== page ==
Charlton FC Tickets
Charlton Athletic FC: pushing for a place back in England's second tier
Currently playing in the third tier of English football, Charlton Athletic FC is based in south-east London. The club once finished as runner-up in the top flight of English football, when they came second in the then First Division in 1937. Just after the end of World War II, the club claimed its greatest ever prize when it won the FA Cup against Burnley at Wembley stadium. The previous year, Charlton Athletic had been runner-up in the competition, when they were beaten by Derby County.
Although Charlton were champions of the second and third tiers of English football, they have never come closer to the top prize than they did in their heyday of the 1930s. The club has had four stints in the top flight, both the Premiership and the old First Division. These ran from 1936 to 1957 and from 1986 to 1990. Charlton came back to the top tier of English football in the 1998–99 season and then from 2000 until 2007.
Charlton Athletic history
Put together by a group of teenagers from East Street in Charlton, Charlton FC formed in June of 1905. Prior to the First World War, the club was mostly only able to field youth sides and its competitive performances reflected this fact. Adopting a senior side in 1913, the club was accepted into the Southern League where it competed for just one season from 1921. After this, Charlton Athletic was passed into the Football League following a vote on the matter and the club never looked back. Its first game in the league was a one-nil victory against Exeter City. During the early 1920s, big sides such as Manchester City, West Bromwich Albion and Preston North End all suffered defeats by the newly promoted club in knockout competitions.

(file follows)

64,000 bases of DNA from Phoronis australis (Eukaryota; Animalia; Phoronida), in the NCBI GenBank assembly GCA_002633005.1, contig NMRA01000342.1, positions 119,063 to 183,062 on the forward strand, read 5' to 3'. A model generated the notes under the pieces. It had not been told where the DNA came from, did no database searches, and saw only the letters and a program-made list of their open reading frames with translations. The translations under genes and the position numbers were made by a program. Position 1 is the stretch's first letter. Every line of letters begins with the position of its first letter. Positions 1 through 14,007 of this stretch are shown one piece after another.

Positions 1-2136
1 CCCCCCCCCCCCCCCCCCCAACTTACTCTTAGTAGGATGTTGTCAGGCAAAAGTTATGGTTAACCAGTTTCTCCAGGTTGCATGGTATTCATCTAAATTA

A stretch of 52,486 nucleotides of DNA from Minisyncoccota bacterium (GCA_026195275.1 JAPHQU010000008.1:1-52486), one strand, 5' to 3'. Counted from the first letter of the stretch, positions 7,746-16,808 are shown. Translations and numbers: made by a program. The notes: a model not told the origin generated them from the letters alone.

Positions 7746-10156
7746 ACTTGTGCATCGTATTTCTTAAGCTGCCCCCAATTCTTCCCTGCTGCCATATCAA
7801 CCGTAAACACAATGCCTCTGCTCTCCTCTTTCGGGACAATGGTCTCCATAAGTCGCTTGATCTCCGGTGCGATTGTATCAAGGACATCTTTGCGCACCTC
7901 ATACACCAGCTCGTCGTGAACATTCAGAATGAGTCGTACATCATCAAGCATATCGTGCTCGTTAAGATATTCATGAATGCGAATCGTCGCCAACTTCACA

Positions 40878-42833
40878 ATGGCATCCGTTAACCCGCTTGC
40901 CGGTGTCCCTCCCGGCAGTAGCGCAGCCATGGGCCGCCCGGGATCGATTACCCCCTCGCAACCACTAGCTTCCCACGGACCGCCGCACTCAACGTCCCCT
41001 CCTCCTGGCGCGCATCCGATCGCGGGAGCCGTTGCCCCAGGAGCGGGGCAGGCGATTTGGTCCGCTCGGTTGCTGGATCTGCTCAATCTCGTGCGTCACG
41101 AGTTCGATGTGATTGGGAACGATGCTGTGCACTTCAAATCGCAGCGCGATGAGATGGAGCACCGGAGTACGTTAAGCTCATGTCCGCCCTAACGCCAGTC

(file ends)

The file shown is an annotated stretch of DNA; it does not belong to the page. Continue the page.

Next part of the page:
Charlton Athletic FC: years of success
At the start of the 1933-34 season, Charlton appointed Jimmy Seed, a former First World War veteran, as its new manager. He would go on to achieve remarkable success for the club. Renowned for his tactical nous, Seed had the habit of asking centre-halves to head upfield to support attacks. Several promotions followed in quick succession, and Seed's team ended up gaining promotion ahead of West Ham, their East London rivals from north of the Thames. In 1936-37, Charlton came second in the league, followed by a fourth spot the following season, and in the top three the year after. During the Second World War, Charlton continued to field depleted sides, like many professional clubs at the time, but they still had notable successes.
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